Justin: to mention but a few flaws – have you got another 10 minutes? -  I can spontaneously say lack of focus. Sometimes we were working on 50 odd different development projects. The development-briefs are often so ambiguous that it looks as if we are working on a quack’s cure all. The lack of a team that can commit and dedicate time to projects is certainly felt. For most, the SPD effort is “when I have time”. And therefore we fail in the execution; because we cut corners to be ready on D Day.

Joe: that sounds ominous. What about this ambiguity you mentioned?

Justin: take for instance claims for which no proof can exist, or no clear positioning of the products, proposed brand-messages that are obscured by a plethora of information, no clarity as regards pricing-points, a list of deliverables that is way too long to be credible. Shall I go on?

Joe: so, are we talking discipline or approach?

Justin: both actually. With more discipline and a more focussed approach we can achieve much more in a shorter period of time. As I said, our failure-rate is bound to drop

Joe: can you send me a memo describing the current situation and your recommendations?

Justin: I did so about a year ago, but at that time you may not have wondered whether or not our SPD-approach is up-to-date. Product did not appear to be one of the priorities of the board. I am glad to see that this is changing.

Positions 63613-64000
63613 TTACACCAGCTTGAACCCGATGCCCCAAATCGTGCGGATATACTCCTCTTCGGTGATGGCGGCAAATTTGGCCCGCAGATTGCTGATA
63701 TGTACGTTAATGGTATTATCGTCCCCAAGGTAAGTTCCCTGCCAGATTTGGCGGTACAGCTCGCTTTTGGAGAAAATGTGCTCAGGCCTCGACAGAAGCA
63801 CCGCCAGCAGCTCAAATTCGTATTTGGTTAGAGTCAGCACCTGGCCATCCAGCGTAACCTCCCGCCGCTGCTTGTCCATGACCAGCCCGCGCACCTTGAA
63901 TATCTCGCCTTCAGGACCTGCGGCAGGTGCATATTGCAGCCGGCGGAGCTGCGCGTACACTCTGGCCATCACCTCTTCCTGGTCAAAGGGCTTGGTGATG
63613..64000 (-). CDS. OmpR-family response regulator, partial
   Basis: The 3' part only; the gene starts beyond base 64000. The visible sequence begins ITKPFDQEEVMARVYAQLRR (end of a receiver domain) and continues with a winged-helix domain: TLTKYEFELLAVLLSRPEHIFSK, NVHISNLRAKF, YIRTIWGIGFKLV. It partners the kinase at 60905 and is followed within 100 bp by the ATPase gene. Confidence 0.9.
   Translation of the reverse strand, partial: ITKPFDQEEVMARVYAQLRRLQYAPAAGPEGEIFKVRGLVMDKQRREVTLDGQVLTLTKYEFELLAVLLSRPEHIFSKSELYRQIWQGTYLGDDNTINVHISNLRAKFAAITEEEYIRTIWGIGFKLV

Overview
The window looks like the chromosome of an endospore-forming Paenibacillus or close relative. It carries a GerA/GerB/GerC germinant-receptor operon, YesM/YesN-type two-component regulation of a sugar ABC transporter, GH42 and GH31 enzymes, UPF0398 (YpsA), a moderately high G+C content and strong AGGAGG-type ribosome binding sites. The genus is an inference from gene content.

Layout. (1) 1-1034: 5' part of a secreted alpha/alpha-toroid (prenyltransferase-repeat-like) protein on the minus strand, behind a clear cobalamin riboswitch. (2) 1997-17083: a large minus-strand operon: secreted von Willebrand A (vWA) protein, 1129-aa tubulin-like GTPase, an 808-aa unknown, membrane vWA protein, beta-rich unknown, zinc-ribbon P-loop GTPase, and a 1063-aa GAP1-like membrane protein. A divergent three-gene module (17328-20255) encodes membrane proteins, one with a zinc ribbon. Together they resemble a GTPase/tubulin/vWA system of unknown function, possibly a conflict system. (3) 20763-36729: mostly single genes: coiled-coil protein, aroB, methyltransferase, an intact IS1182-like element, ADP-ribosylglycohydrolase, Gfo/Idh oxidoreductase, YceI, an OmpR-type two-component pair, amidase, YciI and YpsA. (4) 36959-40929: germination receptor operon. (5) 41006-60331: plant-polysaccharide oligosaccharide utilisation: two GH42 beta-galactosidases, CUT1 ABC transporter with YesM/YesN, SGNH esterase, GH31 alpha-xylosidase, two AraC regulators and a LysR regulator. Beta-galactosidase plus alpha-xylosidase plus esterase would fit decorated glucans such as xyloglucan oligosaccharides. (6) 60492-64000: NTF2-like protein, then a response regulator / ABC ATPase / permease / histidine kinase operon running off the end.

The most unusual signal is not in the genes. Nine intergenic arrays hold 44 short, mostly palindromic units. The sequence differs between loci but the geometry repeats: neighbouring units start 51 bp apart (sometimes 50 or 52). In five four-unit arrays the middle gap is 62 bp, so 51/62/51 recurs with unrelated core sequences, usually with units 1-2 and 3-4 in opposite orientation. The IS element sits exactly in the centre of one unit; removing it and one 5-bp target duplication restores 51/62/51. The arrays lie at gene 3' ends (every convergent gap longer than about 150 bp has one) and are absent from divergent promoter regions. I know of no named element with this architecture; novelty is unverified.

Joe: oh, before you leave, don’t forget to put the memo in its proper strategic context. The board will love that.

Justin: consider it done. Without the proper strategic context the memo would hardly make sense anyway.

Marcel Blok

Change Stranamics BV/The Netherlands

 Appeared earlier in Petfood Industry’s E-Newsletter

]]> (Super User) Sat, 25 Apr 2015 16:59:29 +0000
How to stand out in a crowded pet food market?  

Imagine this conversation between Joe Zweifel (chairman of the board) and Justin Case (marketing director) at the HQ of FYP Inc. (Feed Your Pet)

 Joeit’s about time we bring something new to the market; more than our current run of the mill products


Justin: excellent idea. How about natural products?

Joethat is very old hat; I do remember that when I started in pet food this was already mainstream


Justin: organic could be an option


Joewhy not, but I fear we run into problems with raw material supplies